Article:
This episode has served as a reminder to me of WHY we listen to these promptings. In my nature, I want to listen because I believe the results will be good- people will open up to God, respond to a kind act, and I will get to be a part of it. The truth for us is that when God prompts us, He is asking us to trust Him. To trust that He sees what we cannot, that He knows the hearts and minds of all people, and that His plans are perfect. We listen and we act not because we believe we will see the results. We listen and act because we trust that God will, and that He is at work in every situation and in every life. Even in grumpy front-desk clerks.

So, I will likely never see this person again, but I trust that God is doing something in her life, and perhaps, in some minor way, my sincere apology will move her one step closer in that journey.

When the Spirit prompts you today, may you listen and like Philip in Acts 8, run to obey. And when you do, may you be able to trust with all your heart that God knows what He's doing.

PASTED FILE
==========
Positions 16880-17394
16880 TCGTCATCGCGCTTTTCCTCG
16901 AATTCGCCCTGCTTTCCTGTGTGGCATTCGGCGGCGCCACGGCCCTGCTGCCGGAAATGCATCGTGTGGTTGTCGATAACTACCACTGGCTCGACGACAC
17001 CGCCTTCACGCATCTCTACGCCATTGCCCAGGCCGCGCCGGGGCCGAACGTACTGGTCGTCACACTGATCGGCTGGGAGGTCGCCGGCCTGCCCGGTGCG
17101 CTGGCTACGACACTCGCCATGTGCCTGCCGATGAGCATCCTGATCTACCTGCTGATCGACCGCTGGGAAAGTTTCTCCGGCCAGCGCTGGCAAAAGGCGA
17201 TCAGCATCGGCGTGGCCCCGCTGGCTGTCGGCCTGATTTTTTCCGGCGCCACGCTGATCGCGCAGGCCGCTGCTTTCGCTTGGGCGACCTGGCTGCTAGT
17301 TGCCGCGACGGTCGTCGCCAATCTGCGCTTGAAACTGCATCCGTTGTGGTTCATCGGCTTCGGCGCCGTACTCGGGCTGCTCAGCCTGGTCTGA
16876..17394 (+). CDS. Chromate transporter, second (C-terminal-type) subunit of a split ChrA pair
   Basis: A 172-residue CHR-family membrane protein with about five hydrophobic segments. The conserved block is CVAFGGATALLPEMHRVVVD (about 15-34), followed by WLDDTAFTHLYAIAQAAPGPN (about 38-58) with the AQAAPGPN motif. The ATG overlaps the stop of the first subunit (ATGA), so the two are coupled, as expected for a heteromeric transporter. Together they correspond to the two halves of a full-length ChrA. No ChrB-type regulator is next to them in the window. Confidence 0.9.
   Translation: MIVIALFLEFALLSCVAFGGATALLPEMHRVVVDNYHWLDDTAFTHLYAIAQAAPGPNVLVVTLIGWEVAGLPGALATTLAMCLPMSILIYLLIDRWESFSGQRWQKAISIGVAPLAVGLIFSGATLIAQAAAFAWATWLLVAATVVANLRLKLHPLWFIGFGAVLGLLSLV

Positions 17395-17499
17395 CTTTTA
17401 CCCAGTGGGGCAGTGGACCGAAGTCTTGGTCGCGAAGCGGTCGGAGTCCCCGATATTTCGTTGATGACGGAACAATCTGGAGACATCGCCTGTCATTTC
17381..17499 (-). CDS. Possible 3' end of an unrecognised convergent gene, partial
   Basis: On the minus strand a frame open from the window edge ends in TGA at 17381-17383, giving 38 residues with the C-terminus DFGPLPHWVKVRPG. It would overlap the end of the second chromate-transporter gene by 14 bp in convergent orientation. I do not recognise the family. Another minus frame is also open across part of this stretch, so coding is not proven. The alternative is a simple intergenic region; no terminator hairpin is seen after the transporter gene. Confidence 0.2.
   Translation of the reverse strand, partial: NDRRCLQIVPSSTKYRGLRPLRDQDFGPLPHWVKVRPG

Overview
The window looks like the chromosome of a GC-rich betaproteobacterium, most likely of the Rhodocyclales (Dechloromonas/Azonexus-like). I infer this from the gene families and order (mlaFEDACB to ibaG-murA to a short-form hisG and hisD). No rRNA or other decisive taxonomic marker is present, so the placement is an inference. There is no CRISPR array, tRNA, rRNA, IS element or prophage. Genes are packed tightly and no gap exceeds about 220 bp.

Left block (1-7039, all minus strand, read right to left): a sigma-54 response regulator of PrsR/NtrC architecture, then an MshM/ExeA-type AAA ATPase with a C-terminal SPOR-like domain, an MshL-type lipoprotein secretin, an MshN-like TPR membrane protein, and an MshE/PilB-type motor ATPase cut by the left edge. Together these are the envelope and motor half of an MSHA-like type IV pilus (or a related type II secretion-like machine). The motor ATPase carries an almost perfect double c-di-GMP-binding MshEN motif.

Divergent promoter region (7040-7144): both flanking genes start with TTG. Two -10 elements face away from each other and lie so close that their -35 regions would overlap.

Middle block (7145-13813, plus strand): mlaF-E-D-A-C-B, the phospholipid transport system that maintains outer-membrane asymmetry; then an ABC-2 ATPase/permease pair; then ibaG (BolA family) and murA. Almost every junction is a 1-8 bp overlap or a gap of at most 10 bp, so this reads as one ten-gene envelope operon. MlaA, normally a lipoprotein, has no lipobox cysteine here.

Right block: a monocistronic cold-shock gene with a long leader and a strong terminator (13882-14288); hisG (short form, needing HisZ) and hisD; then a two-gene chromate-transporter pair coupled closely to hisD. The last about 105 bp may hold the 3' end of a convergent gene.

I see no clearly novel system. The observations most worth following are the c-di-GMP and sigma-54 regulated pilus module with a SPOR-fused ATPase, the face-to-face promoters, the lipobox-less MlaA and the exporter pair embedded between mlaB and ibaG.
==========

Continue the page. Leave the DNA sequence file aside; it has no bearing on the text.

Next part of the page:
Listen for the promptings on your journey today,


Sunday, November 02, 2008

Election Day

I thought I'd share with all of you these words, which I delievered to the people of East Hills this Sunday. May they give some perspective on the events currently capturing the attention of our great nation.

Later this week, our country will be electing a new president and other various political offices. And I am aware that on Tuesday night, millions of people will tune to see the results. When those results are announced, many Christ-followers will believe they have either won or lost an election, and will have either great joy or great sadness.